Virtualization:

Multiple independent services can be deployed on a single platform using virtualization. Virtualization refers to the simultaneous use of multiple operating systems on a single machine. Virtualization is made feasible by a software layer known as a “hypervisor.” Virtual Machine contains dependencies, libraries, and configurations. It is an operating system that allows one server to share its resources. They have their own infrastructure and are cut off from the rest of the world. Virtual machines run applications on different operating systems without the need for additional hardware.

Amazon EC2:

The Amazon Elastic Compute Cloud (Amazon EC2) uses scalable processing capabilities in the Amazon Web Services (AWS) cloud to deliver virtualization. By reducing the initial cost of hardware, Amazon EC2 reduces capital expenditure. Virtual servers, security and networking configurations, and storage management are all available to businesses.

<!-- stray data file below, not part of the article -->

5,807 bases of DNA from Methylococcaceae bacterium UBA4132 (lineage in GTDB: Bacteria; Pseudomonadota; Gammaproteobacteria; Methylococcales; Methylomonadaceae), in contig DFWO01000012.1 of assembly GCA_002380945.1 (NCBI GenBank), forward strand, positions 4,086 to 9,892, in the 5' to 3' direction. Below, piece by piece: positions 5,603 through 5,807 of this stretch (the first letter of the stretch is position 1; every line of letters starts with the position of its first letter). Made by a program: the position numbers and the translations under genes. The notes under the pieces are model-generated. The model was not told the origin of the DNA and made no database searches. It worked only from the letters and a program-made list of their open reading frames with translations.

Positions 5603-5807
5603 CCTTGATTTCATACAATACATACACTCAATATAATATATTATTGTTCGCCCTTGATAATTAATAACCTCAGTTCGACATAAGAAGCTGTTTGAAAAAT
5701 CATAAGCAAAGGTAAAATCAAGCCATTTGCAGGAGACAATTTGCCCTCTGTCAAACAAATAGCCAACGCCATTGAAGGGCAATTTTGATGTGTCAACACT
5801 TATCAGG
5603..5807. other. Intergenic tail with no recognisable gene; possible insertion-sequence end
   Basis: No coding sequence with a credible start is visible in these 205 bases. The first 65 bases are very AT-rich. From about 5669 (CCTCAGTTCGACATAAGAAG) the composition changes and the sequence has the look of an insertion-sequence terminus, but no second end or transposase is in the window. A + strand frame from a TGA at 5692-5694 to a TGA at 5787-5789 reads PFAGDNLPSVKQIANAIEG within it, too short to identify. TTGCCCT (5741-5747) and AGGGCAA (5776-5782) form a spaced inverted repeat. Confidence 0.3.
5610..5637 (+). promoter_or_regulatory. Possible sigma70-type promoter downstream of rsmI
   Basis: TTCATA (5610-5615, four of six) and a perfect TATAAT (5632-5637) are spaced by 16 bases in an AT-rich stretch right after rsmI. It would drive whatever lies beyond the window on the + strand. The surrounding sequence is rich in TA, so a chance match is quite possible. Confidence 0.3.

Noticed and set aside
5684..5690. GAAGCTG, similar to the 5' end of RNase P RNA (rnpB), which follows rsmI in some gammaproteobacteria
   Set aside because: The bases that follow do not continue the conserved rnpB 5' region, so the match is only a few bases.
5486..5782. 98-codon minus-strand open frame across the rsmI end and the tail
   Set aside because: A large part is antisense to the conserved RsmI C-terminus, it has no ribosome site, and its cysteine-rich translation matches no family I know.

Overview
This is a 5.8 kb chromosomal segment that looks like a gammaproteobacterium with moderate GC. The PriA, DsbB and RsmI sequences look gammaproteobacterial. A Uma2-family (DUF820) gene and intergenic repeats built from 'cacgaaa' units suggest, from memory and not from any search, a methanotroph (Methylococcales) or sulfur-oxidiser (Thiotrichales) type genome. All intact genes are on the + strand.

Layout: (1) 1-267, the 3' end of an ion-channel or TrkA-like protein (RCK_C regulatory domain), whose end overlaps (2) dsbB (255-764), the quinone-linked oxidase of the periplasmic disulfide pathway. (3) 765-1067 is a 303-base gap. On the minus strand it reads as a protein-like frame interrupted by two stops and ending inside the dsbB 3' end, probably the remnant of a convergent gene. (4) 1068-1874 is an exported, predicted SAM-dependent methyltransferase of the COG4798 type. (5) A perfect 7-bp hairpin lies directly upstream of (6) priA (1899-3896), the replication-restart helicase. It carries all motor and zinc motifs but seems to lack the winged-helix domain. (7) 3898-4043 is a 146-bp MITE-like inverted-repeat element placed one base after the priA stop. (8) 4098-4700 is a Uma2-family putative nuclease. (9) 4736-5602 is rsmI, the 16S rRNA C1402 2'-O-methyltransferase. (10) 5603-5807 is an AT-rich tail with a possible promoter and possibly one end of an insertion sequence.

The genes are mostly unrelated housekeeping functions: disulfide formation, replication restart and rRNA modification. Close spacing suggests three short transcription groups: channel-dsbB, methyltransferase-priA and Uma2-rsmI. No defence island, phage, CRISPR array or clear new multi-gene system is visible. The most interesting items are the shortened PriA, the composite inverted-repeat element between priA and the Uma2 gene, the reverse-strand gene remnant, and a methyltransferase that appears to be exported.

VMWare:

Virtualization is provided by VMWare through a variety of products. Its vSphere product virtualizes server resources and provides crucial capacity and performance control capabilities. Network virtualization and software-defined storage are provided by VMware’s NSX virtualization and Virtual SAN, respectively.

 

Conclusion:

So we have made a comprehensive coverage of many benefits we can get from DevOps, the tips to follow while implementing DevOps, and also the various tools you would need at every stage of the DevOps process. We hope you had an enjoyable read while still learning how these tips & tools make an effective DevOps Testing Strategy. We have been able to make large strides and grow with DevOps to provide some of the best automation testing services to our clients and felt it was necessary to share some valuable information that we have learned with experience.